The MBTA desperately needs a top-to-bottom overhaul that starts with how it communicates to riders — instead of the non-transparent and sometimes dismissive attitude the agency now takes.
The T has been led by the same communications strategy for decades but with Maura Healey’s election as governor now is the time for long-overdue changes.
Whoever Healey chooses to lead the agency is important but if the team below him or her stays the same then nothing will change.
The fact is that riders don’t trust the T. The agency needs to regain that trust starting with the Healey administration. Gov. Charlie Baker took over the T early in his term but made a major mistake by failing to truly shake up the embattled behemoth.
The rider advocacy group TransitMatters recently cited what it called a “troubling pattern” of the MBTA continuing to be “secretive and unclear” about improvements on the slow and old Red Line.
TransitMatters reported that trips on the Red Line take 15 minutes longer than they should.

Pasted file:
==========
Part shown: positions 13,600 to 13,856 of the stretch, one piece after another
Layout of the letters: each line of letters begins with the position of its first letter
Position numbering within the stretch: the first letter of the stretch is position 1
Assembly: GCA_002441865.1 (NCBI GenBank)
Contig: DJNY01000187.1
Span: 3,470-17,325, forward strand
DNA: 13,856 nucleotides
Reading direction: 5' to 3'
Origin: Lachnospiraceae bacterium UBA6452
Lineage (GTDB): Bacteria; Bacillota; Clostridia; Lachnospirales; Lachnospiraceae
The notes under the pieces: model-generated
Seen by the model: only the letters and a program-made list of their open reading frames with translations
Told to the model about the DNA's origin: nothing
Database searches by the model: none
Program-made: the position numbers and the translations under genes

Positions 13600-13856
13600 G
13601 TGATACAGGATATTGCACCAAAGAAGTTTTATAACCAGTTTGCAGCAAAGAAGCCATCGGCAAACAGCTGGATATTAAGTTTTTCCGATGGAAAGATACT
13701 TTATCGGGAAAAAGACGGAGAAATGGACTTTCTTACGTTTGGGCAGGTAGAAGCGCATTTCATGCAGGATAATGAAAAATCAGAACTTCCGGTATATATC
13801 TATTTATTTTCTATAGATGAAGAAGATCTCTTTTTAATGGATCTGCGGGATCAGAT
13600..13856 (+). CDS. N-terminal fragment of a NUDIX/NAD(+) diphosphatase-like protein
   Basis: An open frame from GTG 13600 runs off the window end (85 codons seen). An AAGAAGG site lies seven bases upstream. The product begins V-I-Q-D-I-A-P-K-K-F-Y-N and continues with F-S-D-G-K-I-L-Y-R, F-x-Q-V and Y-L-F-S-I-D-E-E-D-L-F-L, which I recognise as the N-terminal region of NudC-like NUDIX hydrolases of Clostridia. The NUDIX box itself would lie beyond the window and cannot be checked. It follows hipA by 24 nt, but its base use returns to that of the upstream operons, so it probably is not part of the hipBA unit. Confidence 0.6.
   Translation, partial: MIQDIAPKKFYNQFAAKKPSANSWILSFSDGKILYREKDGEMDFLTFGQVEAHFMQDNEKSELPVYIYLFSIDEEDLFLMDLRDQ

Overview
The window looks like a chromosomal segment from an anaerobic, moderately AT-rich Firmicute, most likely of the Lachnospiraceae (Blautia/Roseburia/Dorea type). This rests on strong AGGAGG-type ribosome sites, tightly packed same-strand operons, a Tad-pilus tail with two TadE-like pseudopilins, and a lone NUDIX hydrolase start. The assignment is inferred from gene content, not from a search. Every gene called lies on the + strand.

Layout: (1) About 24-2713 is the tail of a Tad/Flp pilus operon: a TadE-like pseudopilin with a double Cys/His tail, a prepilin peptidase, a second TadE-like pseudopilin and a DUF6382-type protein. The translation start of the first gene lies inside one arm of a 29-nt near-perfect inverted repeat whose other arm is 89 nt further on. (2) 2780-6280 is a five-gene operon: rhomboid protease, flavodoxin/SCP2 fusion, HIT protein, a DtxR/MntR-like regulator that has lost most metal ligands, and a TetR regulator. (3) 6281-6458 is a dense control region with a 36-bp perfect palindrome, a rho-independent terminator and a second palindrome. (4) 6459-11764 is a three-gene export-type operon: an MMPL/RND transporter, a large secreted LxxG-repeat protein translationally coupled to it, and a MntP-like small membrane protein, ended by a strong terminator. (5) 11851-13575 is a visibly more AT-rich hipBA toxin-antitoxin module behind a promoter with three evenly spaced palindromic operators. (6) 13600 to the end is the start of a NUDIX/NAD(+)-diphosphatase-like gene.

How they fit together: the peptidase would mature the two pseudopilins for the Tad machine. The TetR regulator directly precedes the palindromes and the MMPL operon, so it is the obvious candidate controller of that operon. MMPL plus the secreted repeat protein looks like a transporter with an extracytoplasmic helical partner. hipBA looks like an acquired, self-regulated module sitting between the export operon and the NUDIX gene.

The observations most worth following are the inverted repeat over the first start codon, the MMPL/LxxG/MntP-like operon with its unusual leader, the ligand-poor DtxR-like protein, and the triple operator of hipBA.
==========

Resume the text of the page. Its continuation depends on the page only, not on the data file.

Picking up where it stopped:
T spokesman Joe Pesaturo told the Herald that the agency’s engineering division “is working to schedule an appropriate time to perform rail replacement activities” which would necessitate diversions on the line.
“This brief statement is insufficient to address the concerns and anxieties of riders and municipalities that rely on the Red Line,” TransitMatters said. “The MBTA must come forward with a complete and specific description of the deficiencies on the Red Line, and be fully transparent about what it will take to fix them and whether the T has the resources to do the job.”
TransitMatters urged the T to be more clear with riders about diversions and shutdowns and how they are benefitting riders.
“There must not be a repeat of the Orange Line shutdown, with conflicting statements, ever-shifting schedules, and slower service,” the advocacy group said.
There have been rumors of a Red Line shutdown for months, similar to what the T did with the Orange Line.
In August, the T posted a plan to shut down parts of the Red Line this fall, but the agency then reversed course and said that wouldn’t happen – at least not this year. Next year? Who knows? Healey will be governor by then and she’ll have to deal with the fallout.
But if Healey installs her own communications team she’ll at least be able to control the narrative and restore trust with the public.
No more lying. No more snarky or non-responses to public records requests. Tell the truth – even if it hurts. The T’s riding public deserves nothing less.